Scarcity to abundance

After reading Fred Wilson of Union Square Ventures for many years, I started also reading his partner Albert Wenger. He doesn’t blog as often as Fred, but when he does it’s at Continuations and its typically super insightful.

Albert’s writing helps provide insight into where we’re heading at the highest levels of society. The air can get a bit thin where Albert operates, but what he’s writing and thinking about are things that seemed destined to trickle down into mainstream social discussion and eventually the public policy arena.

His talk from the DLDconference gets into some of the themes he’s been writing about for a while. The biggest theme is that we’re transitioning from a world of scarcity to a world of abundance. In other words, from a world where “whenever you wanted more of something there was an additional cost” to a world of zero marginal cost.

He also touches on how transitioning to a world of abundance will intersect with public policy, specifically the idea that with fewer things to physically make, it might be necessary to “decouple income from work” through a basic income guarantee.

The lingering ethos of the Protestant work ethic might make this concept extremely difficult to implement here. But it might also be a much saner way to approach social security than the current hierarchical, bureaucratic central government model we rely on.

Agile storytelling

I wrote recently about how students can create platforms for storytelling in their communities through technology. After seeing this post from Om Malik I’ve been thinking along a similar thread, which is using technology for more agile storytelling.

We’re inching toward the 10 year mark since the birth of the iPhone and true mobile computing devices. There are still some industries that haven’t successfully transitioned into the mobile arena. Relative to most content creation, it’s still extremely difficult to create, produce, and package quality audio content on a mobile device. This impacts the relevancy and impact of audio as a form of media because the harder it is to get it into the world, the more likely it is to be stale when it arrives.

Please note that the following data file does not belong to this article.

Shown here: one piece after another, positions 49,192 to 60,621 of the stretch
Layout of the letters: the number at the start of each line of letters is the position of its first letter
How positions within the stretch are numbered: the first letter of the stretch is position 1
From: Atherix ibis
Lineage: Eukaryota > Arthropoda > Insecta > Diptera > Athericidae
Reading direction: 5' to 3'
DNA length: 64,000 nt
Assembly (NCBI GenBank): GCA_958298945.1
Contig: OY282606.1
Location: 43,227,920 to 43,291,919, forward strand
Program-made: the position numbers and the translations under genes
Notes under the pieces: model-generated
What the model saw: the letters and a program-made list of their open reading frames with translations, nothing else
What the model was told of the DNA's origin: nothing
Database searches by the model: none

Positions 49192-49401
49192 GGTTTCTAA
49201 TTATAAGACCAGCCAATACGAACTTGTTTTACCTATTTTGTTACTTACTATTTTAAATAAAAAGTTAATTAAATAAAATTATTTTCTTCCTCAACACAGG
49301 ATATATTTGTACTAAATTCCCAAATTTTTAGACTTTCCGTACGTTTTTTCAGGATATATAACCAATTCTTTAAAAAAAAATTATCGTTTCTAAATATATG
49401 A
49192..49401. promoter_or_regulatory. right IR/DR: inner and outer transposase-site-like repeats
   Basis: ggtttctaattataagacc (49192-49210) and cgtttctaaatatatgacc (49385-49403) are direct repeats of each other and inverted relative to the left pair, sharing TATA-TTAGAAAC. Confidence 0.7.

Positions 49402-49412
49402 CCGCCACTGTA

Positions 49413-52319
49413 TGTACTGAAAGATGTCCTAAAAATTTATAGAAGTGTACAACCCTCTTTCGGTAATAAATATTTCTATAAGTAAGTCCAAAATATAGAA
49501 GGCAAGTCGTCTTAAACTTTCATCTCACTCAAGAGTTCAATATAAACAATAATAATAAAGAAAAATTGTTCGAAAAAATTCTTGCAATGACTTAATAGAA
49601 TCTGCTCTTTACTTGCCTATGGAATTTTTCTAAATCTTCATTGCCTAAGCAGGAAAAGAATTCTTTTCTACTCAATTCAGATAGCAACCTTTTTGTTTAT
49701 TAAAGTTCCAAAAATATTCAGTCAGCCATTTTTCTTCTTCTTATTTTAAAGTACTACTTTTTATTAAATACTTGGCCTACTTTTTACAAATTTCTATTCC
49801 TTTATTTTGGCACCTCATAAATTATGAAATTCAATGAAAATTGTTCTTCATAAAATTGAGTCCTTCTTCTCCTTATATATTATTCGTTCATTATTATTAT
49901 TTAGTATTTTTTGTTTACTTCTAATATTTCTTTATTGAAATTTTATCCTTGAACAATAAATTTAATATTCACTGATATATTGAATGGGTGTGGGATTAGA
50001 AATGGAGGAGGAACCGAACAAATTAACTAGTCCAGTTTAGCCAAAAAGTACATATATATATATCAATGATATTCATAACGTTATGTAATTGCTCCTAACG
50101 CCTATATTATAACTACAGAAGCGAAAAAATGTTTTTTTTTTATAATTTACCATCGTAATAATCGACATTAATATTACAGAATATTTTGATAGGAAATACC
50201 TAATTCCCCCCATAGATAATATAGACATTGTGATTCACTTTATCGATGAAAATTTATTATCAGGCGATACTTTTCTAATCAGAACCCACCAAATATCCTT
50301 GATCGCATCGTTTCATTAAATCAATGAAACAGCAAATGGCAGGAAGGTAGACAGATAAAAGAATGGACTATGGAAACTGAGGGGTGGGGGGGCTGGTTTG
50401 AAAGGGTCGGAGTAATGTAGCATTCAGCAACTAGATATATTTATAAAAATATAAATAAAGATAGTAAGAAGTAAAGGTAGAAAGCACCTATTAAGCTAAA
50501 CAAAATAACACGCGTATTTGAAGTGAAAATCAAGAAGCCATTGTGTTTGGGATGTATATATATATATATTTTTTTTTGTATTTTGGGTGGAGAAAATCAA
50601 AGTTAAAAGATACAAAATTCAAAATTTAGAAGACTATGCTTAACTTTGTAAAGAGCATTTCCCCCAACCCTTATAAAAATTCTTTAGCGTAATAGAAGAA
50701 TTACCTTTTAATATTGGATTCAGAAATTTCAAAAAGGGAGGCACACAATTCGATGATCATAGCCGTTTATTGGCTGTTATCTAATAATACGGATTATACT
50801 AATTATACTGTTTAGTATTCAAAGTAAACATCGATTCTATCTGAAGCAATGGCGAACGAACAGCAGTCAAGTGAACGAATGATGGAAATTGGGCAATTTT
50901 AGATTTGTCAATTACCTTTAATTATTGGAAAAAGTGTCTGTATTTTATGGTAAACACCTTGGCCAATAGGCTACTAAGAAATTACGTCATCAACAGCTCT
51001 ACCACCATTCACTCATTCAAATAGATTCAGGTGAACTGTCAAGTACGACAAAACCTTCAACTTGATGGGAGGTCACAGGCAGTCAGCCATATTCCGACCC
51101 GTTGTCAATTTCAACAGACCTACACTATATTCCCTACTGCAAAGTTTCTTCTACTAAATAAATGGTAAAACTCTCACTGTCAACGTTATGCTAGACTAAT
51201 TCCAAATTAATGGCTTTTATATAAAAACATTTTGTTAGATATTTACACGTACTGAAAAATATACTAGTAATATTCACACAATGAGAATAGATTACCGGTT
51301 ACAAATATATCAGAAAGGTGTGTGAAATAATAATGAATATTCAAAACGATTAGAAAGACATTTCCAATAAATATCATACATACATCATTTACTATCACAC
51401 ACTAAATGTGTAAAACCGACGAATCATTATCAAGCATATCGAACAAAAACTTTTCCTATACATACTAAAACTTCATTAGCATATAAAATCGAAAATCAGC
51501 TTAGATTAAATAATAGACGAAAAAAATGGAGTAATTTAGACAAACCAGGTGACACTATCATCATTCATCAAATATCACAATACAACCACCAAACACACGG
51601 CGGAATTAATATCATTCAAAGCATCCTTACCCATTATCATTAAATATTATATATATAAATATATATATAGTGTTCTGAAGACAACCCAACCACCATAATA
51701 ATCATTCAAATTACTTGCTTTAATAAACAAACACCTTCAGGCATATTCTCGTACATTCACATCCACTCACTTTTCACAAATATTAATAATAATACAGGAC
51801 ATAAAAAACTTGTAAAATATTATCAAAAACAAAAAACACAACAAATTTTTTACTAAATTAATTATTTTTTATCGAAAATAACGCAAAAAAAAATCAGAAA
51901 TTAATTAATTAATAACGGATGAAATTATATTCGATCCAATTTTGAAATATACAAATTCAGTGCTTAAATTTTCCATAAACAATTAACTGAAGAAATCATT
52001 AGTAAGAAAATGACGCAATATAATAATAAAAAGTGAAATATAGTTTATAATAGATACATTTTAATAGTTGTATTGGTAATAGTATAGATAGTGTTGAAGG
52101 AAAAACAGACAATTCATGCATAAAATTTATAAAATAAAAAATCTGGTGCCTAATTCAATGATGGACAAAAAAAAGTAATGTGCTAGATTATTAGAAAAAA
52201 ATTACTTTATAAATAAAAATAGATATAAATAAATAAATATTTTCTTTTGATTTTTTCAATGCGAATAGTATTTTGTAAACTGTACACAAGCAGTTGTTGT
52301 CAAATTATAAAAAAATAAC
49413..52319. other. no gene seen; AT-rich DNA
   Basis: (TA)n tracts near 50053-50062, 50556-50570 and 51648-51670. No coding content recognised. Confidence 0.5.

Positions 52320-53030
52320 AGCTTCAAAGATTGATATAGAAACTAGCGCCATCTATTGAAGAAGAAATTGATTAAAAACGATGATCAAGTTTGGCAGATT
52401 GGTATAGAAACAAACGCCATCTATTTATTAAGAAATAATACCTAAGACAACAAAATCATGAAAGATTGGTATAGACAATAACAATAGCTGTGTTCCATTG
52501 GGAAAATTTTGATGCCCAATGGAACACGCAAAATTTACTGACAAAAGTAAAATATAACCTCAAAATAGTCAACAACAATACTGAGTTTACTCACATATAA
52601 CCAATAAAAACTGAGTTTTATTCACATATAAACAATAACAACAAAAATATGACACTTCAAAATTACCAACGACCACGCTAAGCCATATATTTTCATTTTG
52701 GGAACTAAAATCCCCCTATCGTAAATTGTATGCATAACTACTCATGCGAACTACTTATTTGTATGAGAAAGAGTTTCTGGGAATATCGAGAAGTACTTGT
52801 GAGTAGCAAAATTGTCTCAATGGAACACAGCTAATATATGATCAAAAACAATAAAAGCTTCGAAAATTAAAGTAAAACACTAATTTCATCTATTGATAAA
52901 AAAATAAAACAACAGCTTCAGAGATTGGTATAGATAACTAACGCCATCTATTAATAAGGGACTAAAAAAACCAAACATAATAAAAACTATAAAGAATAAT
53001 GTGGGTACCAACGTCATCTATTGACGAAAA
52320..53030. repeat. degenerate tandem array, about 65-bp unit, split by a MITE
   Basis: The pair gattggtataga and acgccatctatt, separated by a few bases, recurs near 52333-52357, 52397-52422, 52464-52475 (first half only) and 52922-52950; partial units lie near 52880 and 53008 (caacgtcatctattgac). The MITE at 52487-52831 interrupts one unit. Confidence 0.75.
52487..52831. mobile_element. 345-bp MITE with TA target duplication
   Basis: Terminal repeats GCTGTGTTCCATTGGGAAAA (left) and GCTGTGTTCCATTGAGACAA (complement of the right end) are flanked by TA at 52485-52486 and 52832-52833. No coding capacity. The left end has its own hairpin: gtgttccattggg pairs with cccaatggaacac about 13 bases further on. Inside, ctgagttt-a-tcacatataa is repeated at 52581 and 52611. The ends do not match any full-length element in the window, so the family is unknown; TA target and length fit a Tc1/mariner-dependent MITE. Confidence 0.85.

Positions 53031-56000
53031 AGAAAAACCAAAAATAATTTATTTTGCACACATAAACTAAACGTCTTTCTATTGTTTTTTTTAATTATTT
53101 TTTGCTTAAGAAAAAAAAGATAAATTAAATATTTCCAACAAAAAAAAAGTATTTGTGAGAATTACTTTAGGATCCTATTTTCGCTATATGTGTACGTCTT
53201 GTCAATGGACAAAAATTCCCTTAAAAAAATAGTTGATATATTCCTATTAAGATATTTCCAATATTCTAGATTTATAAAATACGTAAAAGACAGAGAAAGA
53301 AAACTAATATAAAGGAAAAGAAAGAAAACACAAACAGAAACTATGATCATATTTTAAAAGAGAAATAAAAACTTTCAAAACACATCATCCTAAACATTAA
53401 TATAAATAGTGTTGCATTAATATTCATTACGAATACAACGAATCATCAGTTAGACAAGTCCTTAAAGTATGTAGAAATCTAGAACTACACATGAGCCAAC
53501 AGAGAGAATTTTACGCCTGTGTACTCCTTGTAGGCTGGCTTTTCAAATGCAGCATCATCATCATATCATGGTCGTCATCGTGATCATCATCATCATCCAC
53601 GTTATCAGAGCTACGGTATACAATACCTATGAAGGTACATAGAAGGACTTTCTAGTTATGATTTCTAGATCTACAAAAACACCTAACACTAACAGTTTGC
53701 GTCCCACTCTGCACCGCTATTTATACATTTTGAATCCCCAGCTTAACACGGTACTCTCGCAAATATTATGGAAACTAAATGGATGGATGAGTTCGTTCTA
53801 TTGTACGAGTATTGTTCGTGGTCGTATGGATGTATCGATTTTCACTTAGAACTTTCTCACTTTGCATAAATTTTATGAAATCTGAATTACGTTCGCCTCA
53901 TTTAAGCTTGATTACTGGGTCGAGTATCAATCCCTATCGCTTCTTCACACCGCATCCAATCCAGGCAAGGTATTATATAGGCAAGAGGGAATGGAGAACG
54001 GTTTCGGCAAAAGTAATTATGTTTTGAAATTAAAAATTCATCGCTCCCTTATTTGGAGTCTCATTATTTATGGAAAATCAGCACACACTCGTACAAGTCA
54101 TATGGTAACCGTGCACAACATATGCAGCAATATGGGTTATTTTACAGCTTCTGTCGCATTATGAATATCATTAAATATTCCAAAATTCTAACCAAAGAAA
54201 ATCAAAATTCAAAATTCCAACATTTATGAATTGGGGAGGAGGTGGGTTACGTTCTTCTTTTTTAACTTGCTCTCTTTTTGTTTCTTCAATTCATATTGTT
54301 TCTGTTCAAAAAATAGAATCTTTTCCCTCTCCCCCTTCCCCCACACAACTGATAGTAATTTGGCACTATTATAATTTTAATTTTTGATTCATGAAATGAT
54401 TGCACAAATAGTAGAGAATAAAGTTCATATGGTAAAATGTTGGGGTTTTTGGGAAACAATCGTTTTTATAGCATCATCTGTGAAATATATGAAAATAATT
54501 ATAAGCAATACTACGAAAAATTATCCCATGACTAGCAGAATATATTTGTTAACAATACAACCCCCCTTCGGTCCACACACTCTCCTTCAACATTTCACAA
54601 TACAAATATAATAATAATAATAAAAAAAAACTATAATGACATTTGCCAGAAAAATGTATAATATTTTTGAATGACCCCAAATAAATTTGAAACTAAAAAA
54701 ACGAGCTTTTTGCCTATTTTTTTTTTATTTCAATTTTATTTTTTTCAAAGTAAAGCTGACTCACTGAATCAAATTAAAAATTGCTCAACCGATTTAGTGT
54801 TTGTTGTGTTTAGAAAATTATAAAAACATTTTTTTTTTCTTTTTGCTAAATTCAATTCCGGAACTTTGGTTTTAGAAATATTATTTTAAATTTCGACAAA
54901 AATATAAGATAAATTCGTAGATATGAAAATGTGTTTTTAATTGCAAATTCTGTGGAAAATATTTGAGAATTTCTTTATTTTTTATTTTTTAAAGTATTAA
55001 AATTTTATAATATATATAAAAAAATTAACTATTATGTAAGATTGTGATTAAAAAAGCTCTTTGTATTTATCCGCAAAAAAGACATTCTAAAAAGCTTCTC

In terms of a platform addressing the problem of storing audio and making it accessible, SoundCloud is the emerging standard. I really hope it can become for audio what YouTube became for video. If you remember the world before YouTube, video on the internet was pretty much a complete mess. In so many ways, that’s still the case for audio. Easier to create than it was a few years ago, still very difficult to produce and distribute.

As Om points out, it looks like Shure’s forthcoming Motiv 88 and accompanying iOS app will help address this. It launches this spring, will cost $149, and is the first condenser mic that I’ve seen that plugs directly into an iOS device with a companion app for recording and production:

Designed to capture clear, high-quality stereo sound on the go, MV88 directly connects to any iOS device equipped with a Lightning® connector. The microphone element is mounted to a 90-degree hinge with built-in rotation that offers flexible positioning options, even in video applications. Access five built-in preset modes for voice and instruments using the ShurePlus™ MOTIV Mobile Recording App, which also offers real-time adjustments to gain, stereo width and EQ with 24-bit / 48 kHz recording.